PEBBLE BEACH, Calif. - To most golfers, Pebble Beach Golf Links is ground zero for tournament golf on the Monterey Peninsula. You can't blame them, considering their TVs are bombarded with images from the AT&T Pebble Beach Pro-Am in February and the PURE Insurance Championship of the PGA Tour Champions in September. The 2018 U.S. Amateur in August and the 2019 U.S. Open next June only add to the exposure.
But, truth be told, the real tournament capital of California is two miles away at the Poppy Hills Golf Course . Especially if you're talking amateur events. Poppy Hills, owned by the Northern California Golf Association, hosts more than 75 NCGA tournaments and events a year. A sign near the first tee is switched out regularly to honor whatever event is being contested that day.
Poppy Hills, which had a long run from 1991-2009 as one of the three courses of the AT&T Pebble Beach Pro-Am and co-host of the Champions Tour's Nature Valley First Tee Open with Pebble Beach in 2014, is ready for its first USGA championship next week, the 2018 U.S. Girls' Junior Amateur, set for July 16-21.
A record 1,606 entries attempted to qualify, the fifth consecutive year it has set a record for entries. The field of 156 players, representing 14 countries and 33 states, will compete in two rounds of stroke play on July 16-17. The top 64 players advance to match play. The two players who win five individual matches will meet in the 36-hole championship. Spectators can walk the fairways for free.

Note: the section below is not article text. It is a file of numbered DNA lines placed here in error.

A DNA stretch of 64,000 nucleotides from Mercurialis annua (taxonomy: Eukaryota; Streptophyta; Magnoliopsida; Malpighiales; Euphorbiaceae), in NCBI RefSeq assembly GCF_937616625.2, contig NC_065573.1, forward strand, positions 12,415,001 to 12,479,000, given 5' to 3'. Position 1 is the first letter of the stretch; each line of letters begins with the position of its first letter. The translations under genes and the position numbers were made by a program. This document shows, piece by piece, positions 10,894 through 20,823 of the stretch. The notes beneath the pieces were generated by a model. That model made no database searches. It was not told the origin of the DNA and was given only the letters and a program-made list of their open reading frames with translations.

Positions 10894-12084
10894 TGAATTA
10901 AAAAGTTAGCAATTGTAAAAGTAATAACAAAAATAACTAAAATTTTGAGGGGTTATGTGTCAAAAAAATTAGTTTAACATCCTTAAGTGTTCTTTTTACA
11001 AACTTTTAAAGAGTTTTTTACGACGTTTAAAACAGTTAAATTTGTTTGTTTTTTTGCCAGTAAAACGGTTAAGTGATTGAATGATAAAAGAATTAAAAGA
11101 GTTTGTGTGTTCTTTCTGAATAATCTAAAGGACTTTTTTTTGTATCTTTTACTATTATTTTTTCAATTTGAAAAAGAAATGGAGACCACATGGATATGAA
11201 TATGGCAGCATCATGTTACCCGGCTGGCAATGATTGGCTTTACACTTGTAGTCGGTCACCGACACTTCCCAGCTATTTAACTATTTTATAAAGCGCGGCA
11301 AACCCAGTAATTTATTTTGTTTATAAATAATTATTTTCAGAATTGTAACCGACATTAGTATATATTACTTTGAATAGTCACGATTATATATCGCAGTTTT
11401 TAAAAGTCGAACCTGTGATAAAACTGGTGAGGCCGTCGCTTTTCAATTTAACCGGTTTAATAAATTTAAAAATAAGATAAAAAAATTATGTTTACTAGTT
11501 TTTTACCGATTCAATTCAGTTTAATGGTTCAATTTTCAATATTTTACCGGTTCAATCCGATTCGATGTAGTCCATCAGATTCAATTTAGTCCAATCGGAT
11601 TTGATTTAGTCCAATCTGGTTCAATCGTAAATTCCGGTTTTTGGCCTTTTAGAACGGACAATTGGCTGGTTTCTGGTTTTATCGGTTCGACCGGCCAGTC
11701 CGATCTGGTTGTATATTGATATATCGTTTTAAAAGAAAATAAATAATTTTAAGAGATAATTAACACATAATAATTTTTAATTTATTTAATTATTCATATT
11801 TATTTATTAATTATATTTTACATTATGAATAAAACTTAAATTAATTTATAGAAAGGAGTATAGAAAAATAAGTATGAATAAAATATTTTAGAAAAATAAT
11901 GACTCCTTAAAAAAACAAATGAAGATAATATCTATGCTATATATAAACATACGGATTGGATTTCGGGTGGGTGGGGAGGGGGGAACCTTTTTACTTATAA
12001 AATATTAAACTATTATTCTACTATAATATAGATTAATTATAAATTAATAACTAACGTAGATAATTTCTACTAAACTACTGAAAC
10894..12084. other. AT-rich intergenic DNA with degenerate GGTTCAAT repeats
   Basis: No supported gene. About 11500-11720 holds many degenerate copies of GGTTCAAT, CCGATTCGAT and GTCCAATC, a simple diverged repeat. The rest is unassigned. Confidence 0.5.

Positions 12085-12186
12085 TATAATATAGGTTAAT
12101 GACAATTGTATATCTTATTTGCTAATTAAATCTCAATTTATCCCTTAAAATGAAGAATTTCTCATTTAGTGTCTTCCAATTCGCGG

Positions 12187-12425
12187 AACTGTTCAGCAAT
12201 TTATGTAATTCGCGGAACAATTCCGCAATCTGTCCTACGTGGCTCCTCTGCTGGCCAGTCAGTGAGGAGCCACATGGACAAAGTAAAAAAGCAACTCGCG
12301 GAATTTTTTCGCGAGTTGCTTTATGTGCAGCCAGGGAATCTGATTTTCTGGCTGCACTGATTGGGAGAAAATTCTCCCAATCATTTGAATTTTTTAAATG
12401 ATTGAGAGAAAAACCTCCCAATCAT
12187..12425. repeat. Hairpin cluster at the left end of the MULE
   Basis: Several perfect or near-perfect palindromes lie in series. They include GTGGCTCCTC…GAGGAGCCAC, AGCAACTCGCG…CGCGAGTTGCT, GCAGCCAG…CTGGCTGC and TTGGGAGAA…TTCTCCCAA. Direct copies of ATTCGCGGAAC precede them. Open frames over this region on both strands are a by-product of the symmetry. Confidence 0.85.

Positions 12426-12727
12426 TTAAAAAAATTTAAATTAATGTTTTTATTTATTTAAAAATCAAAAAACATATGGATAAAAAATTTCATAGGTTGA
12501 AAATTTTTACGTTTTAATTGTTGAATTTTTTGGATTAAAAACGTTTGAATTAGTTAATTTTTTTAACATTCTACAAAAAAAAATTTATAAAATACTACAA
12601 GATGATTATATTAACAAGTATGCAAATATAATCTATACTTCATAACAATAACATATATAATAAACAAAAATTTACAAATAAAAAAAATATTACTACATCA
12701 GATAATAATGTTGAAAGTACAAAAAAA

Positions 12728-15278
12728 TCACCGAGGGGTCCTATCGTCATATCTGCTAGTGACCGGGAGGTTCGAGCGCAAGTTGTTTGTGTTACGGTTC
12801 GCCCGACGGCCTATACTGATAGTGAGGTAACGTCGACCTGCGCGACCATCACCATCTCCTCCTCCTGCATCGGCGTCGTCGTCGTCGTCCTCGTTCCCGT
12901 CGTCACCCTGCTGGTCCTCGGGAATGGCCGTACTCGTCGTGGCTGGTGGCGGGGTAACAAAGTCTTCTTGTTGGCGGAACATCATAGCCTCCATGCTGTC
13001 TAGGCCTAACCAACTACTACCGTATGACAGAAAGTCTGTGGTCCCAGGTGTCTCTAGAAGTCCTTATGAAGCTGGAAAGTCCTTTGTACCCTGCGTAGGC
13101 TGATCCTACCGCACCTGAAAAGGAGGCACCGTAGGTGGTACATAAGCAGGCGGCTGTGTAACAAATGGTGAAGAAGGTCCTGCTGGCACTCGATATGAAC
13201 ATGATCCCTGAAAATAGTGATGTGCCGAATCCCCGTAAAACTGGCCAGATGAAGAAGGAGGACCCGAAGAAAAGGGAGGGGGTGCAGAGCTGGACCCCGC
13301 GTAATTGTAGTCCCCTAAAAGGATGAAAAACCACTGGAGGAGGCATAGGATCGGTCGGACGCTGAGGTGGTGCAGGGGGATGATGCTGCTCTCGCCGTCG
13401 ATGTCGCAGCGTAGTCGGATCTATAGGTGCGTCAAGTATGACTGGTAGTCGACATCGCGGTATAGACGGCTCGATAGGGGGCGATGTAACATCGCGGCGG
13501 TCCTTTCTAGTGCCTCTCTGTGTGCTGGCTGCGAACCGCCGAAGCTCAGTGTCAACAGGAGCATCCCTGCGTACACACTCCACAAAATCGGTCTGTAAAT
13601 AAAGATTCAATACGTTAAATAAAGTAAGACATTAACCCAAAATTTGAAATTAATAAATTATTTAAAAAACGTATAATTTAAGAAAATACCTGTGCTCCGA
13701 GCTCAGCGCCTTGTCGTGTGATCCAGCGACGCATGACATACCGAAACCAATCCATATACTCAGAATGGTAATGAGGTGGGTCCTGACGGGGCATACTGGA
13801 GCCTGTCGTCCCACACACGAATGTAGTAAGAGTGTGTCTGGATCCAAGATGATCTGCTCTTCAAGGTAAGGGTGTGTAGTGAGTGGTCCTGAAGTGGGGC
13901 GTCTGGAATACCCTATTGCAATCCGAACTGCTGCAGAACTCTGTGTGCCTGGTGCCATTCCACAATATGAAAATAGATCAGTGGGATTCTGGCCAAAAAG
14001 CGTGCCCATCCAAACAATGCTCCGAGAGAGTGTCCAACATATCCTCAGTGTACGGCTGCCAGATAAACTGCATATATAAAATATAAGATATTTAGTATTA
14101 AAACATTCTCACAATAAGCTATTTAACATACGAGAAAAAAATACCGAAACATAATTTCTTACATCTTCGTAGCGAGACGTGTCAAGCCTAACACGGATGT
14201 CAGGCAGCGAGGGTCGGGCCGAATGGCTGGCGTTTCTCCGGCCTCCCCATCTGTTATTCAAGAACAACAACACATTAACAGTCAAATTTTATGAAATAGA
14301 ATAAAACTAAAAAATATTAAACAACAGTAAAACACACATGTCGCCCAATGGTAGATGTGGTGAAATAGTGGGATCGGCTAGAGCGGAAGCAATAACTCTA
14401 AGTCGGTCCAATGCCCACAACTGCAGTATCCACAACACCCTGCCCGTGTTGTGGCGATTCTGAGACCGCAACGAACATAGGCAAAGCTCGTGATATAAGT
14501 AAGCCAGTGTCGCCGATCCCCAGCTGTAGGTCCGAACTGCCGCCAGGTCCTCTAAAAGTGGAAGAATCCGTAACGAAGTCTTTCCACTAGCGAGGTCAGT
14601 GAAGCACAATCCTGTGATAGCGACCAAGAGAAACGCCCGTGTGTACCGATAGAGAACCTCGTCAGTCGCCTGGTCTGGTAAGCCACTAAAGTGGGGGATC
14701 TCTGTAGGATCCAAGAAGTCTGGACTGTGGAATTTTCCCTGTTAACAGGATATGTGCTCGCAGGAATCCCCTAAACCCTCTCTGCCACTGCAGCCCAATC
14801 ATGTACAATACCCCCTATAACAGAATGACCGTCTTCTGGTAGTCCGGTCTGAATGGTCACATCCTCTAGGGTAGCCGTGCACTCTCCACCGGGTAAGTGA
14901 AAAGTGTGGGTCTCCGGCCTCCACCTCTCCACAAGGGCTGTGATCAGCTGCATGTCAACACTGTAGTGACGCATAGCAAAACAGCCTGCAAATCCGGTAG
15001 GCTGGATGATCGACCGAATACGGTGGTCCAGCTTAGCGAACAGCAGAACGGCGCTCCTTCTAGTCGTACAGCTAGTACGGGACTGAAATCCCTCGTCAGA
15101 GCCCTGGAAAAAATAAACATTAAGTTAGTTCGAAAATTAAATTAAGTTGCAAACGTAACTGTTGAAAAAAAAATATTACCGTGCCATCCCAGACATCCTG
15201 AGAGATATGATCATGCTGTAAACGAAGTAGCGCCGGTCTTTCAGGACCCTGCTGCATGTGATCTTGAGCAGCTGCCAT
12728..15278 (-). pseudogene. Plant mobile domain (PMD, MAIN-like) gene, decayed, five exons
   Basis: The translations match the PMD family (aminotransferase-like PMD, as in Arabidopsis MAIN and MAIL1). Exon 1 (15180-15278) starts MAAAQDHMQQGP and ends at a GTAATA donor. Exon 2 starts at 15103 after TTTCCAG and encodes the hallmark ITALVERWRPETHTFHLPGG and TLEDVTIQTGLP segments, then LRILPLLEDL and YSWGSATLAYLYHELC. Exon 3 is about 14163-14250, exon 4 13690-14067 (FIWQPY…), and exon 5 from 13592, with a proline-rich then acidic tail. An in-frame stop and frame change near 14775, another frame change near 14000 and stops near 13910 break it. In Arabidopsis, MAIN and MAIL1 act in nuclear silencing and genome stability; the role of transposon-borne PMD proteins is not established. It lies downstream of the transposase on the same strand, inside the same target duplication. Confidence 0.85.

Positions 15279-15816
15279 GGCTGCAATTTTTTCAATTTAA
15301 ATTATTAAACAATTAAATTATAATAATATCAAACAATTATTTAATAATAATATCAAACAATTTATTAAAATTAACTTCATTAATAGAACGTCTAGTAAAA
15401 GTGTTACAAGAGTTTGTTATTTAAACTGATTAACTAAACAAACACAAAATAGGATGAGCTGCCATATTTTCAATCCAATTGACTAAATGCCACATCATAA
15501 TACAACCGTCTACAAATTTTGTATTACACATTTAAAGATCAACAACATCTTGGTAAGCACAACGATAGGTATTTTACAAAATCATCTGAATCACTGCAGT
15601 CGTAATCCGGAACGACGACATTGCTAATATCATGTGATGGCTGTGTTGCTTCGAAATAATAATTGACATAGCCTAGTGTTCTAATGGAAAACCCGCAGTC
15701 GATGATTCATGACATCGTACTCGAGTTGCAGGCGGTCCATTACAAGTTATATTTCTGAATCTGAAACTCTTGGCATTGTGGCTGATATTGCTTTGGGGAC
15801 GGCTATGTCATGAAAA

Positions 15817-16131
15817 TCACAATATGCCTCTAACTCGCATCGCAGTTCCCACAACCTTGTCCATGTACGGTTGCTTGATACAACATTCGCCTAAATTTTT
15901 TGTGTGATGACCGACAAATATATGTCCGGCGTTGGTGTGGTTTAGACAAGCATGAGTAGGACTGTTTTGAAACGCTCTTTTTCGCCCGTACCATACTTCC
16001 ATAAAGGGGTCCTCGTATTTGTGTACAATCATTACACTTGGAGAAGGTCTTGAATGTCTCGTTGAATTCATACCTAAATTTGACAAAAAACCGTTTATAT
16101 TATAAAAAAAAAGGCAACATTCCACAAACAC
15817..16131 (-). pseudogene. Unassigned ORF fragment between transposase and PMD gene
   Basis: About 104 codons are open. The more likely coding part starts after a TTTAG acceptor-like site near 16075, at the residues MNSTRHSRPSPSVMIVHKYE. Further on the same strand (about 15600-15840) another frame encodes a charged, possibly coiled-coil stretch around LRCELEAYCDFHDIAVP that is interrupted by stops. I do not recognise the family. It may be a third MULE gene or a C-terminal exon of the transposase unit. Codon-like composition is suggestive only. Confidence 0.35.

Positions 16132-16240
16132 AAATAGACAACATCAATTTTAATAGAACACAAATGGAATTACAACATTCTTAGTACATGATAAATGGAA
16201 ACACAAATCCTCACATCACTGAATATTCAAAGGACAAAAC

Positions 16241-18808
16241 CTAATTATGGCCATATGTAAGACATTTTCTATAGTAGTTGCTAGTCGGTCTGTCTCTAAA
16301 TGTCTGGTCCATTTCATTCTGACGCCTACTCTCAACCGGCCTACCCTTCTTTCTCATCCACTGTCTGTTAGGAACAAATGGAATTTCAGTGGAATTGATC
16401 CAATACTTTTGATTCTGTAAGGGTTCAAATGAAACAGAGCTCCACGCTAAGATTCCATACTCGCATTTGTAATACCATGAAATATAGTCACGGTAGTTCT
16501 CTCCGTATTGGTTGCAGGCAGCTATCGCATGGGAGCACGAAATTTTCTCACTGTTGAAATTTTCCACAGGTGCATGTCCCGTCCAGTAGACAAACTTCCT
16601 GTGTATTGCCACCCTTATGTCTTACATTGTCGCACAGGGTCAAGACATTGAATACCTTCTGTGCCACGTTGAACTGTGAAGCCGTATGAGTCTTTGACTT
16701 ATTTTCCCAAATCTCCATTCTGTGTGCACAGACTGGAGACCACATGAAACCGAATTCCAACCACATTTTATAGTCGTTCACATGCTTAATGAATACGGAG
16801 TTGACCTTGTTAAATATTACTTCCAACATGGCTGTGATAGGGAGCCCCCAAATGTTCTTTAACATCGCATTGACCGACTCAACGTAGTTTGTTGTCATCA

Poppy Hills will be set up at 6,132 yards, and the nines flip-flopped into the original layout by Robert Trent Jones Jr., so most of the matches can finish near the clubhouse. His masterful redesign debuting in 2014 has created a dynamic, firm-and-fast test of golf, featuring lots of sand and virtually no rough or water (except one hole, the 10th for the championship and first for everyday play). Pat Hurst, a former LPGA Tour star, won the Girls Junior in 1986, one of 23 Californians to win the event. The next California champion could be Yealimi Noh, a 16-year-old from Concord, Calif., who cruised to victory at the 43rd Girls Junior PGA Championship in Kentucky this week. She's a long hitter who dominates par 5s. She recently decommitted from UCLA to focus on turning pro at some point. That's how good these girls are.
"People who have never come to a U.S. Junior Girls think, 'Aw, they're so cute with their ponytails. They can't hit it out of their own shadow'," said USGA Championship Director Tracy Parsons. "If you watch these players compete, you'll be surprised and in awe at how they play. Our champion is exempt for the U.S. Women's Open. That is a testament to the level of competition."